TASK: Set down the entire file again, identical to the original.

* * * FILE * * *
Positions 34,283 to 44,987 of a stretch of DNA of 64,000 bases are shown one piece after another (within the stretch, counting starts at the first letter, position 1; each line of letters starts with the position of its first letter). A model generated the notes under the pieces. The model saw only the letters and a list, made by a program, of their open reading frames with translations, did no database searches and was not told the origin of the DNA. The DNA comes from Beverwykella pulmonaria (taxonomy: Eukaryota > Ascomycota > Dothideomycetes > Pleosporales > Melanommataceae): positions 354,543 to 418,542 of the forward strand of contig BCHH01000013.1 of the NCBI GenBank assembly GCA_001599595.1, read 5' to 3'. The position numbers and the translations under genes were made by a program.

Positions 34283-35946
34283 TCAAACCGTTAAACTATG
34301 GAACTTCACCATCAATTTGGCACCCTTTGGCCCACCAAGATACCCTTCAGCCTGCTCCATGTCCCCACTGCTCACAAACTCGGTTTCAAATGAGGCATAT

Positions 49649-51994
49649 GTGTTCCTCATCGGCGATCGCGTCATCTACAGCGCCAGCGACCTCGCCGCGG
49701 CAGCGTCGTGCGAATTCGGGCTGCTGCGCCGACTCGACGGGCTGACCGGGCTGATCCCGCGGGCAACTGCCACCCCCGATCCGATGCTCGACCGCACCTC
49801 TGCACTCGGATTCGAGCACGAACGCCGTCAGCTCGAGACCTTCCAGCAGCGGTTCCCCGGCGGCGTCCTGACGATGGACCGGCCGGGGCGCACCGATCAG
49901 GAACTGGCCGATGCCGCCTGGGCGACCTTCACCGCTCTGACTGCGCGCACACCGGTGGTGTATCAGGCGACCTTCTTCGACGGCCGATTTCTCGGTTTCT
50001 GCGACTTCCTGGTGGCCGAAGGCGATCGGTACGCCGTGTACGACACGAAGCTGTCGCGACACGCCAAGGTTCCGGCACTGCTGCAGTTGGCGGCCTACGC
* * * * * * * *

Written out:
Positions 34,283 to 44,987 of a stretch of DNA of 64,000 bases are shown one piece after another (within the stretch, counting starts at the first letter, position 1; each line of letters starts with the position of its first letter). A model generated the notes under the pieces. The model saw only the letters and a list, made by a program, of their open reading frames with translations, did no database searches and was not told the origin of the DNA. The DNA comes from Beverwykella pulmonaria (taxonomy: Eukaryota > Ascomycota > Dothideomycetes > Pleosporales > Melanommataceae): positions 354,543 to 418,542 of the forward strand of contig BCHH01000013.1 of the NCBI GenBank assembly GCA_001599595.1, read 5' to 3'. The position numbers and the translations under genes were made by a program.

Positions 34283-35946
34283 TCAAACCGTTAAACTATG
34301 GAACTTCACCATCAATTTGGCACCCTTTGGCCCACCAAGATACCCTTCAGCCTGCTCCATGTCCCCACTGCTCACAAACTCGGTTTCAAATGAGGCATAT

Positions 49649-51994
49649 GTGTTCCTCATCGGCGATCGCGTCATCTACAGCGCCAGCGACCTCGCCGCGG
49701 CAGCGTCGTGCGAATTCGGGCTGCTGCGCCGACTCGACGGGCTGACCGGGCTGATCCCGCGGGCAACTGCCACCCCCGATCCGATGCTCGACCGCACCTC
49801 TGCACTCGGATTCGAGCACGAACGCCGTCAGCTCGAGACCTTCCAGCAGCGGTTCCCCGGCGGCGTCCTGACGATGGACCGGCCGGGGCGCACCGATCAG
49901 GAACTGGCCGATGCCGCCTGGGCGACCTTCACCGCTCTGACTGCGCGCACACCGGTGGTGTATCAGGCGACCTTCTTCGACGGCCGATTTCTCGGTTTCT
50001 GCGACTTCCTGGTGGCCGAAGGCGATCGGTACGCCGTGTACGACACGAAGCTGTCGCGACACGCCAAGGTTCCGGCACTGCTGCAGTTGGCGGCCTACGC